Awonifa

Study the Teaching of Ifa and the Orisha's

Orunmila is an Irunmola and deity of destiny and prophecy. He is recognized as “ibi keji Olodumare” (second only to Olodumare (God)) and “eleri ipin” (witness to creation).

Orunmila is also referred to as Ifá (“ee-FAH”), the embodiment of knowledge and wisdom and the highest form of divination practice among the Yoruba people. In present-day Cuba, Orunmila is known as Orula, Orunla and Orumila.

Orunmila is not Ifa, but he is the one who leads the priesthood of Ifa and it was Orunmila who carried Ifa (the wisdom of Olodumare) to Earth. Priests of Ifa are called babalawo (the father of secrets)

Olodumare sent Orunmila to Earth with Oduduwa to complete the creation and organization of the world, to make it habitable for humans.

A woman will not be allowed to divine using the tools of IFA. Throughout Cuba and some of the other New world countries, Orula can be received by individuals regardless of gender. For men, the procedure is called to receive “Mano de Orula” and for women, it is called to receive “Kofa de Orula”. The same procedure exist in Yoruba land, with esentaye (birthing rites), Isefa (adolesants rites) and Itefa coming of age. Worshippers of the traditional religious philosophy of the Yoruba people all receive one hand of Ifa (called Isefa) regardless of which Orisa they may worship or be an Orisa Priest, it is that same Isefa that will direct all followers to the right path and their individual destines in life.

The title Iyanifa is in suspect since it is not used by either the Cuban or most of the West African practitioners of IFA.

Among West Africans, Orunmila is recognized as a primordial Irunmole that was present both at the beginning of Creation and then again amongst them as a prophet that taught an advanced form of spiritual knowledge and ethics, during visits to earth in physical form or through his disciples.

Yoruba Fokelore

Tortoise and the Fly

Once Tortoise and his family fell on hard times and had nothing to eat, but they noticed that their neighbour, Mr. Fly, seemed to be very prosperous and feasted every night.

Tortoise was curious to know how he obtained so much money, and after watching him for some days he discovered that Mr. Fly flew away every morning early with a large empty sack on his back, and returned in the evening with the sack full, and after that his wife would prepare a feast.

One morning Tortoise hid in the sack and waited to see what would happen. Soon Mr. Fly came out of his house, lifted up the sack, and flew away.

He descended at last in the market-place of a large town, where drummers were beating the tones of the dance, and maidens were dancing before a crowd of people.

Mr. Fly laid his sack on the ground, and Tortoise saw him standing beside one of the drummers. When the people threw money, Mr. Fly picked the coins up and hid them in his sack, and by evening he had collected a great quantity. Then he took up the sack again and flew home. Tortoise quickly got out and took most of the money with him, so that poor Mr. Fly was surprised to find the sack almost empty.

This happened several times, until one day as he put money in the sack Mr. Fly caught sight of Tortoise hiding inside it. He was very angry at the trick, and going to the drummer asked him if he had missed any money.

said the drummer. For some days I have been losing coins.

Look inside this sack, replied Mr. Fly, and you will see the thief sitting among the money he has stolen.

The drummer peeped inside the sack and saw Tortoise.

How shall the thief be punished? he cried angrily.

Just tie up the sack, said Mr. Fly, and then beat upon it as if it were a drum.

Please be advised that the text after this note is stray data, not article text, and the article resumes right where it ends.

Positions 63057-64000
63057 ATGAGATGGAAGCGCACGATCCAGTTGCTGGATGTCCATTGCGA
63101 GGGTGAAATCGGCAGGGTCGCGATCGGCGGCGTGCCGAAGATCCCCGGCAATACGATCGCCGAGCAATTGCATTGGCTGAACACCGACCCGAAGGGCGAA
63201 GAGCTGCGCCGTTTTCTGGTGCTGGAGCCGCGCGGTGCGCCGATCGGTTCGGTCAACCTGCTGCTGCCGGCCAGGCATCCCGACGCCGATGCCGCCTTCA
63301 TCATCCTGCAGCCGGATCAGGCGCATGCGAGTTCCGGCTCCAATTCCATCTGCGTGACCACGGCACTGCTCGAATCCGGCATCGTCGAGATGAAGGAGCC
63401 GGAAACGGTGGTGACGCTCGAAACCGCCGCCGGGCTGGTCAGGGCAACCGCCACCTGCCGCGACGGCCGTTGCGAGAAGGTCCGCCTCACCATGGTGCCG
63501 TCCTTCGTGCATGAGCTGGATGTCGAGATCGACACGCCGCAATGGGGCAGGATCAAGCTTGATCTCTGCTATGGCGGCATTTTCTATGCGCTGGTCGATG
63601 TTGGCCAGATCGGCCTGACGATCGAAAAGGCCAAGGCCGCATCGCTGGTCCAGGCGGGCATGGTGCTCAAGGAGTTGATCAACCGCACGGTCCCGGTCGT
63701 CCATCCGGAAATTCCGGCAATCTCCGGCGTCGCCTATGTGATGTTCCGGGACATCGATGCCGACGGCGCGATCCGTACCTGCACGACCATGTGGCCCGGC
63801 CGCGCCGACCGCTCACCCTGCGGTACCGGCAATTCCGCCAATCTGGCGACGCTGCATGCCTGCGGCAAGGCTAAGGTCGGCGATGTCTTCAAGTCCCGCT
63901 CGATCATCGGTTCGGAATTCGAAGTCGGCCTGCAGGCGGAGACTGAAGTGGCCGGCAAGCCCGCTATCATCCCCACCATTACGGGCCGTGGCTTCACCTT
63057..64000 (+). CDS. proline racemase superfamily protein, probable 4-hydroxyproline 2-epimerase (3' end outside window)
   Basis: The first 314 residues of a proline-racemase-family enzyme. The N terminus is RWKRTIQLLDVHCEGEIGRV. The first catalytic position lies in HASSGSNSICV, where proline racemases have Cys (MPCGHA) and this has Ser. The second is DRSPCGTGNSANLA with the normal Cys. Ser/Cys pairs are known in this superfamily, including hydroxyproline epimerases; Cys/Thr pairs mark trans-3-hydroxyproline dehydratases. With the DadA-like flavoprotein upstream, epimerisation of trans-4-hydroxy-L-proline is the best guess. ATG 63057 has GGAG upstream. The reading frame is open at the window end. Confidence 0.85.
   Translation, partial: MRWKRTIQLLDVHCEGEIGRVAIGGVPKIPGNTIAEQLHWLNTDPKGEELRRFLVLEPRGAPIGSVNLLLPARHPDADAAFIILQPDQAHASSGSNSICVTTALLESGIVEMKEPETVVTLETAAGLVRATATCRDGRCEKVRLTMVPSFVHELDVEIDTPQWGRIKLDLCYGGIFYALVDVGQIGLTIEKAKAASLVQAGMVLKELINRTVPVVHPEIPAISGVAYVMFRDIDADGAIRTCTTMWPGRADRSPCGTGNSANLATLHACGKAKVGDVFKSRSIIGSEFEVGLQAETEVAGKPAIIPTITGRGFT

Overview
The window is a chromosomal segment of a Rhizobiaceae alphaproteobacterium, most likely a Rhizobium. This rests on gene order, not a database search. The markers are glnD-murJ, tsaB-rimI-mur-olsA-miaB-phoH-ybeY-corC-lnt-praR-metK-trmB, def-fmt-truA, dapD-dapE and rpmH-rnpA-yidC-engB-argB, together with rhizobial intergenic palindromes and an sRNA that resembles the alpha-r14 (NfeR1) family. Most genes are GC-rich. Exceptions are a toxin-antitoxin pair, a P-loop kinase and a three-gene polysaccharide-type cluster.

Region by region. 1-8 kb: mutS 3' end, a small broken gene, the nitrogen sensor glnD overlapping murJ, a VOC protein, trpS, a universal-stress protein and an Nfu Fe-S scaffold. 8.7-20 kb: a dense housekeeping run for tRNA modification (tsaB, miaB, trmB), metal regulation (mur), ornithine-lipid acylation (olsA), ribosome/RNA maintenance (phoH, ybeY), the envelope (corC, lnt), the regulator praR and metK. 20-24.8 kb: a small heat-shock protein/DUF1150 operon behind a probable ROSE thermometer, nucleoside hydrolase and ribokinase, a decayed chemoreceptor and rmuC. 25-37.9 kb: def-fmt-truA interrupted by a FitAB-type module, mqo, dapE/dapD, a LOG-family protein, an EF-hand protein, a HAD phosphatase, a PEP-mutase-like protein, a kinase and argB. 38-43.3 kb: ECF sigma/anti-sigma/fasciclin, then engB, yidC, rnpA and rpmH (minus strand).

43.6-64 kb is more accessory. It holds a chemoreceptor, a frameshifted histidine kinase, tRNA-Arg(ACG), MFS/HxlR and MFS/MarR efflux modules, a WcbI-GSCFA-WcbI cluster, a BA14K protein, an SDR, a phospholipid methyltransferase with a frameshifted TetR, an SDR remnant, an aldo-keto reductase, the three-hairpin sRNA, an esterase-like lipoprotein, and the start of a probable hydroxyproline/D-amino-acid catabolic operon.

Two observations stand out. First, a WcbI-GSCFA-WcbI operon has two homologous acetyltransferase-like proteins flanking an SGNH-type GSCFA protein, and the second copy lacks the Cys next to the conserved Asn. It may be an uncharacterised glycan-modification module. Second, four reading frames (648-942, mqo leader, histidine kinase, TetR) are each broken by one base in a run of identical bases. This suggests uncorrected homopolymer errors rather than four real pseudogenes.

So the drummer tied up the sack and beat upon it until Tortoise was black and blue, and this is why his back is covered with bruises.

Then Mr. Fly picked up the sack, and flew high up in the air and dropped it. By chance the sack fell down just outside Tortoises house, and neighbours came to tell Nyanribo, his wife, that someone had left a present outside the door. But when she opened the sack in the presence of a crowd of people, she found only Tortoise inside, more dead than alive. Then Mr. Fly made a song and narrated the whole story, and the drummers also played it, and Tortoise and Nyanribo were so ashamed that they left the place and went to live in another country.

The Three Magicians

A CERTAIN King had engaged in a series of wars, during which he employed three magicians or medicine-men to make charms for him, so that he might destroy his enemies.

At the end of the war these three magicians came to the King and humbly asked to be allowed to return home. The King foolishly refused, and at this the magicians said:

We asked your permission out of courtesy, O King, but we can very easily depart without it.

Thereupon the first magician fell down on the ground and disappeared. The second threw a ball of twine into the air, climbed up the thread and disappeared likewise. The third magician, Elenre, remained standing.

It is your turn to disappear, said the King, trembling with anger, or I will slay you.

You cannot harm me, replied the magician.

At this the King ordered him to be beheaded, but the sword broke in two, and the executioners arm withered away. The King then ordered him to be speared, but the spear crumpled up and was useless. An attempt was made to crush the magician with a rock, but it rolled over his body as lightly as a childs ball.

The King then sent for the magicians wife and asked her to reveal his secret charm. At last the woman confessed that if they took one blade of grass from the thatched roof of a house, they could easily cut off his head with it.

This was done, and the magicians head rolled off and stuck to the Kings hand. It could not by any means be removed. When food and drink was brought to the King, the head consumed it all, so that the King seemed likely to die.

Magicians were hastily summoned from all over the kingdom, but the head laughed at all their charms and remained fast.

Finally came one who prostrated himself before the head and cried out:

Who am I to oppose you, great Elenre? I come only because the King commands me.

To this Elenre replied:

You are wiser than all the rest! and the head fell at once to the ground, where it became a flowing river, which to this day is called Odo Elenre, or Elenres river.

The magicians wife was likewise changed into a river, but because she had betrayed him, Elenre commanded the river not to flow, and it became instead a stagnant pool.

Spacemen in Yorubaland

This is a curious article that appeared in a Nigerian Newspaper: